Enjoy lake living at its best in this home that’s located on Watts Bar Lake in Indian Shadows. It offers a master bedroom that faces the lake, bonus and hobby rooms, both a screened porch and a covered patio to enjoy the lake views. It’s an easy stroll from the house to the private boat dock with lift. Watch the video to see all of this, plus more for yourself.
1. Find the right real estate agent
2. Get pre-approved for a mortgage
3. Create a “must have” list for the type of home and location
4. Be open to adjusting your “must have” list
5. Learn about the neighborhood once you identify a property
6. Always have a home inspected
7. Understand the process and the paperwork
8. Submit a reasonable offer
9. Don’t expect the seller to make too many improvements
10. Stick to your pre-determined budget
Most buyers find their real estate agent in one of the following ways (listed from most common to least common):
1. Referred by a friend, relative or neighbor
3. Used agent previously
4. Saw contact info on a For Sale or Open House sign
5. Meet agent at an open house
6. Referred by another agent
7. Personal contact by agent
8. Employer or relocation company referral
9. Office walk-in
10. Internet search engine
Source: National Association of Realtors®
Here are a few of the ways that buyers can annoy sellers:
Disrespectful house visitors: This could include going in with muddy shoes and tracking up the carpeting, allowing children to run loose and play with the seller’s stuff, changing the heat and air settings, leaving lights on; and worst of all, leaving a door unlocked.
Submitting a long list of defects: Doing this will leave the seller questioning; does the buyer really want this place? If your wanting to buy a particular house, the better approach might be to give the seller a hand written note accompanying your offer introducing yourself and explaining why you would like to buy their house.
Too many visits: After committing to purchase a house, some buyers will want to get access to the property for a number of reasons prior to closing. These could include measuring for window treatments, planning furniture placement and obtaining repair estimates to name a few. Many sellers find the constant visits disruptive because they are in the middle of packing and making their own plans during this period.
Renegotiation: Once a contract is signed and the price and terms are agreed upon, many buyers will come back before closing and want more concessions from the seller. Most often this is being driven by the results of a home inspection. A realistic buyer should know that everything is not going to be in perfect condition, so common sense needs to come into play at some point when dealing with repair or replacement demands.
Sources: Bankrate.com & REALTOR® Magazine
Access to mortgage credit is at its highest level in three years, and credit standards are expected to loosen even more this year, according to a newly released index by the Mortgage Bankers Association.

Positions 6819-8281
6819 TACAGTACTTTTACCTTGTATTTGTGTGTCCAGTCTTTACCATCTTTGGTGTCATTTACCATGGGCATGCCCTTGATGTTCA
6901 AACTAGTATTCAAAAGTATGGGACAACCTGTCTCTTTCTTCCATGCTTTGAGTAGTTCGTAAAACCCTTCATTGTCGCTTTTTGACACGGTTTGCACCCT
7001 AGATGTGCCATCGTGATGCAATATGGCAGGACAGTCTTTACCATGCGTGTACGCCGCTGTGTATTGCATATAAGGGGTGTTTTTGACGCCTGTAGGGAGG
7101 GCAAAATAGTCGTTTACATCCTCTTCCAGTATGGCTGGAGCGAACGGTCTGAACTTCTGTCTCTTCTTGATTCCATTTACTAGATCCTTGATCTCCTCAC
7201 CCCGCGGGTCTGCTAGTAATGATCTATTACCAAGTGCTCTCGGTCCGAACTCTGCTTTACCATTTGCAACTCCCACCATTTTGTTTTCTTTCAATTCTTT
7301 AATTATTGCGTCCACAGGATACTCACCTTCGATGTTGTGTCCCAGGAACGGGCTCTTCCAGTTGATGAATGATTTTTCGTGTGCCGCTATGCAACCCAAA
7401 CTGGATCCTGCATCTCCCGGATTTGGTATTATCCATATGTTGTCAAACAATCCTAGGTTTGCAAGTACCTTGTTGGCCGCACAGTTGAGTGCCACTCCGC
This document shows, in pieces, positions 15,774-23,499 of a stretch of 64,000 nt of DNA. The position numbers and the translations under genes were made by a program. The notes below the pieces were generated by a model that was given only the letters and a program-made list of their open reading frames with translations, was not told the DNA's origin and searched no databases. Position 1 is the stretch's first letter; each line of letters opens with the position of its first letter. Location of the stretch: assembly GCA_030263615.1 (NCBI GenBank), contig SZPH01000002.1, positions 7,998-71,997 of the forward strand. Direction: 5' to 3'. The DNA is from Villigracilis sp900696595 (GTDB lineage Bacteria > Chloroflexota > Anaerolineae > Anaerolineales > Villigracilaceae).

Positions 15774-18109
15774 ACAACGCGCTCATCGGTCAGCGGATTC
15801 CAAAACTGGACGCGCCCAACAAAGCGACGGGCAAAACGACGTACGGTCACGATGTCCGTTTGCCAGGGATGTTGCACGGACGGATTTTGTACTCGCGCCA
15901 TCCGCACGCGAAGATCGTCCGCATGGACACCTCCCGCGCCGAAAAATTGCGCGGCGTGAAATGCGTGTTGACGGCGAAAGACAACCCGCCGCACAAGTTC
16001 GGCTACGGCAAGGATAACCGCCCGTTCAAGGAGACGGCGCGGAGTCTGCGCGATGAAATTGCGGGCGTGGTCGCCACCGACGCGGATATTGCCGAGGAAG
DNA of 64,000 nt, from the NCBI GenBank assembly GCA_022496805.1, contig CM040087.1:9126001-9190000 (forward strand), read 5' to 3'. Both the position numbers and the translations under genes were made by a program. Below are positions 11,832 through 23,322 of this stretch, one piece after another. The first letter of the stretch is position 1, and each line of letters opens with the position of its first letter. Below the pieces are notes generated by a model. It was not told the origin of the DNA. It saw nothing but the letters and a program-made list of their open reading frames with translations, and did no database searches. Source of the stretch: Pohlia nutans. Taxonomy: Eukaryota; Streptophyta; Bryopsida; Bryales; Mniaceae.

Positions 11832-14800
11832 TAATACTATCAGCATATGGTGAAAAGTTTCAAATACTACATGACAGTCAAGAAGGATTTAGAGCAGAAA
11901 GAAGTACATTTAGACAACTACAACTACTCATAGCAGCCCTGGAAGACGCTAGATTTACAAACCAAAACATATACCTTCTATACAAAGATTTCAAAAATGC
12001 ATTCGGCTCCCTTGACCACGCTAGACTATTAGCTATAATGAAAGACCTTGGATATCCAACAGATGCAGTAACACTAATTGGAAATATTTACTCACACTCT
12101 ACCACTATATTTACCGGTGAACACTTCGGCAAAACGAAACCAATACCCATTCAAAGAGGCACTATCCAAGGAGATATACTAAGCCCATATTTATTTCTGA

The Mortgage Bankers Association index rose to a 114 reading in March of this year, which is the highest reading in the gauge’s three year history.
Mortgage underwriting standards have gotten easier over the last two to three years, but nowhere near the loose standards of the 2005 and 2006 era.
Nearly 17 percent of the large banks recently eased their credit standards for prime purchase mortgages, while 5.6 percent have tightened their standards. The remaining banks have left their standards the same. This information comes from the Federal Reserve’s recent senior loan officer survey.
Source: Realty Biz News (4/14/2014)
Check-out the recent updates on this home; new roof and gutters, new carpet and crown molding throughout, newly tiled bathrooms and new outbuilding for extra storage. Also includes appliances and flat screen TV’s as an added bonus. For additional information or to schedule your showing, contact Pam Violette at (800) 747-0713.
Follow these tips to improve your odds of getting a mortgage application approved:
•Do not quit or change jobs.
•Do not make any large purchases.
•Do not have your credit pulled.
•Do not deposit large sums of money.
•Do not open, close or transfer asset accounts.
•Do not increase your credit balances.
•Do not stop making payments on anything.
•Do not start a home improvement project that would require a loan.
•Do not co-sign a loan for anyone.
•Do not fudge on any of the facts on your loan application.
Here’s what a recent survey revealed about the differences between younger and older home buyers:
•Typically bought homes built around 1986
•Bought a home within 10 miles of previous residence
•More likely to purchase in urban or central city
•Bought because they desire to own their own home
•Chose neighborhood for convenience to jobs, better affordability and quality schools
•Made more concessions regarding home purchase
•Found the home they purchased through the internet
•Typically Bought homes built around 1996
•Moved longer distances, more than 20 miles
•More likely to move out of state or region
•Bought a home to be closer to family and friends
•Chose neighborhood for health care facilities and to be closer to family and friends
•Generally did not make any concessions on their home purchase
•Learned about the home they purchased through their real estate agent